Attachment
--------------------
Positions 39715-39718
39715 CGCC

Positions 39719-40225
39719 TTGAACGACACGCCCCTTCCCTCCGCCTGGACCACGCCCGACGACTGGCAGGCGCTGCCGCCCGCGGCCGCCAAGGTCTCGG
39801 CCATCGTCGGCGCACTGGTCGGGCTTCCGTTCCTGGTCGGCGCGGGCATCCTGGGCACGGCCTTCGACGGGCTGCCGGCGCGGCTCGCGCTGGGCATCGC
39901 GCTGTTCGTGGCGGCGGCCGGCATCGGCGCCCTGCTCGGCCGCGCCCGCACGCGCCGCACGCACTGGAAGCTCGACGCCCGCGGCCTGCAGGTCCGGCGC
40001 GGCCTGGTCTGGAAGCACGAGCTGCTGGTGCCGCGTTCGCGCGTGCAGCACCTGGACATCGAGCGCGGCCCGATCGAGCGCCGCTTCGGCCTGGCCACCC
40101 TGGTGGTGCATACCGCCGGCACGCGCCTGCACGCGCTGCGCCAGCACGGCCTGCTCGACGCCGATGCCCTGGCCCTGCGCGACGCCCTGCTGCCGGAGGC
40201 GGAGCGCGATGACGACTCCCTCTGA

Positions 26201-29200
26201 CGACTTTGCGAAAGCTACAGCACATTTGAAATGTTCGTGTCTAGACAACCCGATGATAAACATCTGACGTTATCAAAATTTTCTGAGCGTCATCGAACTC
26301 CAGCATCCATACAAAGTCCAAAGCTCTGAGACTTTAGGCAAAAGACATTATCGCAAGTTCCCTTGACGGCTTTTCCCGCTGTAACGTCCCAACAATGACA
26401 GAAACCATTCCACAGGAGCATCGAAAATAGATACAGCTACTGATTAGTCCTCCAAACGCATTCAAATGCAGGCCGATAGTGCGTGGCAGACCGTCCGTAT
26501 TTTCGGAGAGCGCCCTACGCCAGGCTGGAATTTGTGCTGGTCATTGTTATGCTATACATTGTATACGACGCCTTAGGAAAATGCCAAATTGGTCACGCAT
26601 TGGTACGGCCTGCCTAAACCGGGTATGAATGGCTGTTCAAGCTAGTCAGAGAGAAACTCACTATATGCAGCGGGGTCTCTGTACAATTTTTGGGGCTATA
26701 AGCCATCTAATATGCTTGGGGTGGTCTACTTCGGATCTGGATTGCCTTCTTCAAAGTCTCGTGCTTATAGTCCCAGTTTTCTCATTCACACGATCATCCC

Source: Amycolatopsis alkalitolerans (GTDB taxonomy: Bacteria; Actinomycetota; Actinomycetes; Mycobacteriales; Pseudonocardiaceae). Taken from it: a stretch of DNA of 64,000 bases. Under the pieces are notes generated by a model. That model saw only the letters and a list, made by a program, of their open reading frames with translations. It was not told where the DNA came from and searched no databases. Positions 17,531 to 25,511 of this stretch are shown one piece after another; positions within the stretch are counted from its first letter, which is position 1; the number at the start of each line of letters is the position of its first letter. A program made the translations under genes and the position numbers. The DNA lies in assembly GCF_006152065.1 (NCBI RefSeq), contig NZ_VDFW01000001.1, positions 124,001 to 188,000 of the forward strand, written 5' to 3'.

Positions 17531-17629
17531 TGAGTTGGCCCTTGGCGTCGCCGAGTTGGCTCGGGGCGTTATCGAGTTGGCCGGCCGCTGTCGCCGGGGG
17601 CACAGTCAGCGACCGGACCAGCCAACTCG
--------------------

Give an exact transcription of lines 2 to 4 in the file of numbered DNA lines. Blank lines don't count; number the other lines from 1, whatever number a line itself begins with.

39715 CGCC

Positions 39719-40225
39719 TTGAACGACACGCCCCTTCCCTCCGCCTGGACCACGCCCGACGACTGGCAGGCGCTGCCGCCCGCGGCCGCCAAGGTCTCGG